Well, little did he realize his partner’s predicament. I didn’t know what to do. The man who has scored more than ten thousand runs and 34 hundreds would watch my batting from the other end. I will run for my singles. Well, in my mind I wasn’t playing against the opposition anymore. I was playing against Gavaskar. And one was also remembering Mr Krishnamachari Srikanth and cursing him. Srikanth had always maintained that ‘batting with Gavaskar gave anybody a tremendous advantage. You begin to think, if this man can handle the bowling so easily, why can’t I? ’
What nonsense! I think watching him bat from 22 yards is bound to give anyone a huge inferiority complex.
So I suffer and suffer. Meanwhile, the left arm spinner came in to bowl. And I decided by now that I know how to get out. First ball. I drove him hard. Much to my surprise, it went to the boundary. I played out the remaining deliveries defensively. Then I saw the ‘Little Master’ coming towards me. I knew what he was going to say. He would say, ‘good shot’. Mentally, I had already told him, ‘thank you’.
But imagine the shock. He actually scolded me, ‘what is this? You hit the spinner on the very first ball for a four of the front foot. And then go on to the back foot for the last five balls?’ What he was trying to tell me was a golden price of advice. You established a mental superiority against the spinner in the very first ball. How could you give it away in the last five balls?
By the time ‘Master’ had moved on to the third gear. He was playing that famous flick shot of his. Almost colorlessly to an area near the mid-wicket where he knew there would at least be a few singles. The pace bowlers were treated with complete disdain; thrice he pulled the unfortunate bowlers over mid-wicket. The ball must have traveled nearly eighty years. And the bowler looked very worried. Not for his average, though.
“I had parked my car just outside the ground. Should I go and check”? He was asking the umpire. The umpire Mr. Darryl Johnson, who had officiated in a lot of rebel tour matches, was hardly listening,. He was asking the no striker, why did he retire? It must’ve been the greatest suicide in world cricket! And Gavaskar went on and on to score an unbeaten 131.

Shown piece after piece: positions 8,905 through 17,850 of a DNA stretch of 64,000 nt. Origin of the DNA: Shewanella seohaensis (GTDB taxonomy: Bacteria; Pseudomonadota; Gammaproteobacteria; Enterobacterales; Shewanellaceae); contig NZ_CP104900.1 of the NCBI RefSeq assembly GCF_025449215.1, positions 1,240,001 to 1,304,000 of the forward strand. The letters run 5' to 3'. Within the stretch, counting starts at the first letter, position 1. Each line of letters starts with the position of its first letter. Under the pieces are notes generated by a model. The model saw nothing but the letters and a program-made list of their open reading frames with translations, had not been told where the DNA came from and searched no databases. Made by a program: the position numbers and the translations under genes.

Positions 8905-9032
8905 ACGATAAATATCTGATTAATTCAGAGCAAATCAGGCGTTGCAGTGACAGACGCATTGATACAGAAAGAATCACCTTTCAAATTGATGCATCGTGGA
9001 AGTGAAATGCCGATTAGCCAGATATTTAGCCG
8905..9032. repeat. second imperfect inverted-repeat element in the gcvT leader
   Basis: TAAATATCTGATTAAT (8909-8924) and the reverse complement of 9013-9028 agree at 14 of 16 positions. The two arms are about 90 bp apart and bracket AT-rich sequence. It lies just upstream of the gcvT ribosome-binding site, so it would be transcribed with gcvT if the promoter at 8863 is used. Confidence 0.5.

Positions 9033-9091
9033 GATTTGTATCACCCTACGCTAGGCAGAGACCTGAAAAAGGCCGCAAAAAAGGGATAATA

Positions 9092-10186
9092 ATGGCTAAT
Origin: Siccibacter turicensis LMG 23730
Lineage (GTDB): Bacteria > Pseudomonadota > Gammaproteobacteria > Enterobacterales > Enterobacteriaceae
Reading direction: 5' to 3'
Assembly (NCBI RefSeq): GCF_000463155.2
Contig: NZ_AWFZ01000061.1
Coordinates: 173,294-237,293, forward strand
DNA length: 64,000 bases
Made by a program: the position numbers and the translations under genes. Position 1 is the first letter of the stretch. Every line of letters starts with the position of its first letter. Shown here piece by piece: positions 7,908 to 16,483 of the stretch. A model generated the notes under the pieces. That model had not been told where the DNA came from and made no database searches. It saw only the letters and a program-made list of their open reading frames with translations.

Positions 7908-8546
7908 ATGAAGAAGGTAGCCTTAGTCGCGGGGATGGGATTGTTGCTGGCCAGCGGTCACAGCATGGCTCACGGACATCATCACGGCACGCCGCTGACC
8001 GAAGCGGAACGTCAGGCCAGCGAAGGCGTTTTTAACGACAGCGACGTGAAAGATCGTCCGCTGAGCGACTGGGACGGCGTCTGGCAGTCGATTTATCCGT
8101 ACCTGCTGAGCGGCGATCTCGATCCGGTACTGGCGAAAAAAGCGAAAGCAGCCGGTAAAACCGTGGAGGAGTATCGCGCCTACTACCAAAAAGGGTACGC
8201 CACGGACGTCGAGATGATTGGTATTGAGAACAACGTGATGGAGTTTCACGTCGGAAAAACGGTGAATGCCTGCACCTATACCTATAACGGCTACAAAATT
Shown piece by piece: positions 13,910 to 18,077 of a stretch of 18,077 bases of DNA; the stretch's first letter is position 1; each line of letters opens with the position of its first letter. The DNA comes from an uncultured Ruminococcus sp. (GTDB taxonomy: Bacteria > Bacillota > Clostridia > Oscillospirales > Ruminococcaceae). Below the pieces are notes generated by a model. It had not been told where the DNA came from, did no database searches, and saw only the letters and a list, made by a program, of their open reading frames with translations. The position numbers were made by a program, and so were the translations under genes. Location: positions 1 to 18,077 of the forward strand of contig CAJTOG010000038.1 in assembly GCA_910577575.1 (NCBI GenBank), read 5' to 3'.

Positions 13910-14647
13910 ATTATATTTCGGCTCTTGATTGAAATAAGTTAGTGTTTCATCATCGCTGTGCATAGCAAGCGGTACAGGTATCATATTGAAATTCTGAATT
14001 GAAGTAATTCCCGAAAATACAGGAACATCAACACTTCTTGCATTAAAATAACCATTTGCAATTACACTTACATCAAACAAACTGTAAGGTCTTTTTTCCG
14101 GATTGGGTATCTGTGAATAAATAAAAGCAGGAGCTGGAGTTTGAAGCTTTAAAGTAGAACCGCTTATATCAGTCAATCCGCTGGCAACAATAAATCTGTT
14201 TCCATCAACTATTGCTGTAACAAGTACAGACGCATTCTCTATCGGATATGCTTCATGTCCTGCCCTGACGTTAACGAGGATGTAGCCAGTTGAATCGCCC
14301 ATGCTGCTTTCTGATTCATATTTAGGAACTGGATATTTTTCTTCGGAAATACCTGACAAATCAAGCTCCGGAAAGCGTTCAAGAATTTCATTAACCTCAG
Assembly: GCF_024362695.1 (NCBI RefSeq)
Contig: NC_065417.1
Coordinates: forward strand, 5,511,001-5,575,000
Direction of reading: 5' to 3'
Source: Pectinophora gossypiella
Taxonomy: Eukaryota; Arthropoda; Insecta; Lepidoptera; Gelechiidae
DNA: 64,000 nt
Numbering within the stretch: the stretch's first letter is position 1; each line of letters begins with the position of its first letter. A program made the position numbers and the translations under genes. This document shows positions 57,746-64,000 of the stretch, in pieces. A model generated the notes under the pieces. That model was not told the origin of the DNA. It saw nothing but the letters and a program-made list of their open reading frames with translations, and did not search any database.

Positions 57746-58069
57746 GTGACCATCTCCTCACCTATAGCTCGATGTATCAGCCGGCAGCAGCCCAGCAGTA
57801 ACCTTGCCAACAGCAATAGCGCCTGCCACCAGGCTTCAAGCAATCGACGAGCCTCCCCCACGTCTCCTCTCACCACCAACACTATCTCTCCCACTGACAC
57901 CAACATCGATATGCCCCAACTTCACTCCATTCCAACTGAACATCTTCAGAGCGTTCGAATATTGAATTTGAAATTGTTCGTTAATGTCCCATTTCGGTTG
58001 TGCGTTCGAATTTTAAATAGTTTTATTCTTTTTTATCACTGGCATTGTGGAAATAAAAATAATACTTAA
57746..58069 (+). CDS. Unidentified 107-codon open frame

I was just thanking my luck. Even the most powerful binoculars in the Press Box wouldn’t have showed him so close. As to how he watches the ball, how he transfers the weight on his legs in the last possible second how, even while hitting fours and sixes, he keeps his head still- all the liner points of his repertoire were there on display for me from close quarters.
All very simple things, actually I was telling myself. Simple and easy to follow, just elementary. And then suddenly I remembered, genius is the art of doing impossible things simply.
Pity our present Indian cricketers in spite of their apparent talents can’t follow suit. No wonder there were many in SA who wished Sunil Gavaskar could make a comeback to take of the Indian opening and salvage India’s lost glory.
You begin to look so small in front of someone who play so straight, judge the length of the delivery so well and is such a complete player. We’re so tried of the modern pad-bat kind of cricketers that you enjoy him all the more. But, again as I told you, not from the opposite end.
But now Gavaskar had serried down and hit a few boundaries. All very sweetly timed shots, but at the end of the over quips, ‘I’ve picked the wrong bat.’ I saw in that an excellent excuse for me to get out. So readily I offered to exchange our bats. He says “We’ll exchange it during the drinks break, something he never does.”